The first to arrive was Mr. Andrew P. Lippincott. He was an elderly man, dry and precise in appearance. He was long and lean with suave and courteous manners. He was a Bostonian and from his voice I wouldn't have known he was an American. By arrangement through the telephone he called upon us in our suite at 2 o'clock. Ellie was nervous, I could tell, although she concealed it very well.

Mr. Lippincott kissed Ellie and extended a hand and a pleasant smile to me.

"Well, Ellie my dear, you are looking very well. Blooming, I might say."

"How are you, Uncle Andrew? How did you come. Did you fly?"

"No, I had a very pleasant trip across on the Queen Mary. And this is your husband?"

"This is Mike, yes."

I played up, or thought I did.

"How are you, sir?" I said.

Then I asked him if he'd have a drink, which he refused pleasantly. He sat down in an upright chair with gilt arms to it and looked, still smiling, from Ellie to me.

"Well," he said, "you young people have been giving us shocks. All very romantic, eh?"

"I'm sorry," said Ellie, "I really am sorry."

"Are you?" said Mr. Lippincott, rather dryly.

"I thought it was the best way," said Ellie.

"I am not altogether of your opinion there, my dear."

"Uncle Andrew," Ellie said, "you know perfectly well that if I'd done it any other way there would have been the most frightful fuss."

"Why should there have been such a frightful fuss?"

"You know what they'd have been like," said Ellie.

"You too," she added accusingly. She added "I've had two letters from Cora. One yesterday and one this morning."

"You must discount a certain amount of agitation, my dear. It's only natural under the circumstances, don't you think?"

"It's my business who I get married to and how and where."

"You may think so, but you will find that the women of any family would rarely agree as to that."

"Really, I've saved everyone a lot of trouble."

"You may put it that way."

"But it's true, isn't it?"

"But you practised, did you not, a good deal of deception, helped by someone who should have known better than to do what she did."

Ellie flushed.

"You mean Greta? She only did what I asked her to. Are they all very upset with her?"

"Naturally. Neither she nor you could expect anything else, could you? She was, remember, in a position of trust."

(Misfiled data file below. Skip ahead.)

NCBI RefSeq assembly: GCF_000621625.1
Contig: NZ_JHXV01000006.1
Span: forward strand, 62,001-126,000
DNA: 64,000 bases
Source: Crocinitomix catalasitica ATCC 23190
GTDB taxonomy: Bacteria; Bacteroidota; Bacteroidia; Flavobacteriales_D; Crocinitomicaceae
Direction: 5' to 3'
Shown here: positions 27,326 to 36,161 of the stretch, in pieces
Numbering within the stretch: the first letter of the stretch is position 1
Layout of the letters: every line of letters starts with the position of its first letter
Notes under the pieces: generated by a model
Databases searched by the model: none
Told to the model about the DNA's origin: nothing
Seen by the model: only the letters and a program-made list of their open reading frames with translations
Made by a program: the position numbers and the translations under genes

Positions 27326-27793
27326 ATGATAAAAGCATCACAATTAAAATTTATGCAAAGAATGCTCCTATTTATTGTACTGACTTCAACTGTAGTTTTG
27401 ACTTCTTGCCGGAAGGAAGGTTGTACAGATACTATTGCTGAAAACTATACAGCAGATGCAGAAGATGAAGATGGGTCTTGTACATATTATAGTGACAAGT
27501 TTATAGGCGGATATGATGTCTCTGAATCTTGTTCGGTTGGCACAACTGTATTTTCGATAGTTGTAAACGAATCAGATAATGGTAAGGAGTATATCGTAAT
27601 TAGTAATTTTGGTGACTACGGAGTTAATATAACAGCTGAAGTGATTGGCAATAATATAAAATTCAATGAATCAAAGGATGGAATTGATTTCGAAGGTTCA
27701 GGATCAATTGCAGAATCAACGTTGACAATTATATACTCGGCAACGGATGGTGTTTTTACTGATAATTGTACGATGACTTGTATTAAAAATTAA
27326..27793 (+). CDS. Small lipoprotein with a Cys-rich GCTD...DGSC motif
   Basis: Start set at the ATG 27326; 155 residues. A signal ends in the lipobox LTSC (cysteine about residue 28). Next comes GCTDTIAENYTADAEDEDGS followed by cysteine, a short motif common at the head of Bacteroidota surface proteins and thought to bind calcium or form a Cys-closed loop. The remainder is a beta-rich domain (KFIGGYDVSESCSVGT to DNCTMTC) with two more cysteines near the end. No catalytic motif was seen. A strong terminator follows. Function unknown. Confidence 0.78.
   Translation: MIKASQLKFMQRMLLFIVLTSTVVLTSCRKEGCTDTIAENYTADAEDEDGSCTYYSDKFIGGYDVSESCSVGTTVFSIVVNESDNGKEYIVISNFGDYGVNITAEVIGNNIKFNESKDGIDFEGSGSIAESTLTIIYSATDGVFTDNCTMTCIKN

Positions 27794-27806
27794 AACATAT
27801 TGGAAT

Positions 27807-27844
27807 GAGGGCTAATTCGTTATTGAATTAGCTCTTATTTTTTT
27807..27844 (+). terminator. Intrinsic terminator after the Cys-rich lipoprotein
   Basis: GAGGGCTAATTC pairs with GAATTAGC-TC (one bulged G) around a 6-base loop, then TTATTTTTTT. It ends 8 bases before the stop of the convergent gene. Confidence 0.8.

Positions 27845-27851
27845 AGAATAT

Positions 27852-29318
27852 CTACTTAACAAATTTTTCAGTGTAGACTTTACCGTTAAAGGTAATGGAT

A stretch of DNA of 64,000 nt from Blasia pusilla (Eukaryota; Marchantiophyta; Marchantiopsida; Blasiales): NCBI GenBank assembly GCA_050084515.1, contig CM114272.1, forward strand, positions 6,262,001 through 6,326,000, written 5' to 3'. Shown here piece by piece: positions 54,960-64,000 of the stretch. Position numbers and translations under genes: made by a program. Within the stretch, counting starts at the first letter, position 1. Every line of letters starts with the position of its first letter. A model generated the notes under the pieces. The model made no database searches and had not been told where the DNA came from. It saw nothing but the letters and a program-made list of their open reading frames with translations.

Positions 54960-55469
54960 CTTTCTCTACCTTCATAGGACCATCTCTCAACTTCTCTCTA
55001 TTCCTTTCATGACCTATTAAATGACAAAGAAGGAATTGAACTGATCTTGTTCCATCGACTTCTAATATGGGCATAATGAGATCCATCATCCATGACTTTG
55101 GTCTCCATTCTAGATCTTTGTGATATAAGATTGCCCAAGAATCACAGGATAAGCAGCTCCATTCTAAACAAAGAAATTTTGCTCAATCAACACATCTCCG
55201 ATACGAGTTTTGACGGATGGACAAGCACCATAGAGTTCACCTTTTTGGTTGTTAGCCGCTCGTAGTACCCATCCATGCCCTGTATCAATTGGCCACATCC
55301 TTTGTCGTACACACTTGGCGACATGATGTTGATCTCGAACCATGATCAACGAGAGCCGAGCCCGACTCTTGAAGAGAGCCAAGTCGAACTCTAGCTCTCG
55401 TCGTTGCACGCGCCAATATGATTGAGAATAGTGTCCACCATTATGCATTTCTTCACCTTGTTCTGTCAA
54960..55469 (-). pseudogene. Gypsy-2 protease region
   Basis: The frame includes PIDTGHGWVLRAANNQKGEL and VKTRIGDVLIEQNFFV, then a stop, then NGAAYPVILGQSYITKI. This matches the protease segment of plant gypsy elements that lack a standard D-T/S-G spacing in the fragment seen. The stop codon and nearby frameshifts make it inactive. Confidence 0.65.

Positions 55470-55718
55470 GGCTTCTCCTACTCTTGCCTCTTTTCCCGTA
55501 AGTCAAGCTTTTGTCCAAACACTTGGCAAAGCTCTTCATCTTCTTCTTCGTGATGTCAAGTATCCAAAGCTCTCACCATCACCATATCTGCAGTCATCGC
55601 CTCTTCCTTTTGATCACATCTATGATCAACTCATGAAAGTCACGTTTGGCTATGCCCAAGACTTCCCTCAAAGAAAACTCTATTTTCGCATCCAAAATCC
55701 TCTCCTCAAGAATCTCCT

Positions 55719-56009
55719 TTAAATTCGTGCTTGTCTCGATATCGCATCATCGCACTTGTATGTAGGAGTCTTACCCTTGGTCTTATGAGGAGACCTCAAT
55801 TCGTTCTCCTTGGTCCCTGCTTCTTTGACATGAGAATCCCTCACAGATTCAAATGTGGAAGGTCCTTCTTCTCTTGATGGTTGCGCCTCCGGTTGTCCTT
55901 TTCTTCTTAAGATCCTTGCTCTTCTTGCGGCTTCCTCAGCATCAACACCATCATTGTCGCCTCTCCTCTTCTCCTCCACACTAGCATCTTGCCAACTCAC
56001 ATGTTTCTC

"I'm of age. I can do what I like."

"I am speaking of the period of time before you were of age. The deceptions began then, did they not?"

"You mustn't blame Ellie, sir," I said. "To begin with I didn't know what was going on and since all her relations are in another country it wasn't easy for me to get in touch with them."

"I quite realise," said Mr. Lippincott, "that Greta posted certain letters and gave certain information to Mrs. van Stuyvesant and to myself as she was requested to do by Ellie here, and made, if I may say so, a very competent job of it. You have met Greta Andersen, Michael? I may call you Michael, since you are Ellie's husband."

"Of course," I said, "call me Mike. No, I haven't met Miss Andersen."

"Indeed? That seems to me surprising." He looked at me with a long thoughtful gaze. "I should have thought that she would have been present at your marriage."

"No, Greta wasn't there," said Ellie. She threw me a look of reproach and I shifted uncomfortably.

Mr. Lippincott's eyes were still resting on me thoughtfully. He made me uncomfortable. He seemed about to say something more then changed his mind.

"I'm afraid," he said after a moment or two, "that you two, Michael and Ellie, will have to put up with a certain amount of reproaches and criticism from Ellie's family."

"I suppose they are going to descend on me in a bunch," said Ellie.

"Very probably," said Mr. Lippincott. "I've tried to pave the way," he added.

"You're on our side, Uncle Andrew?" said Ellie, smiling at him.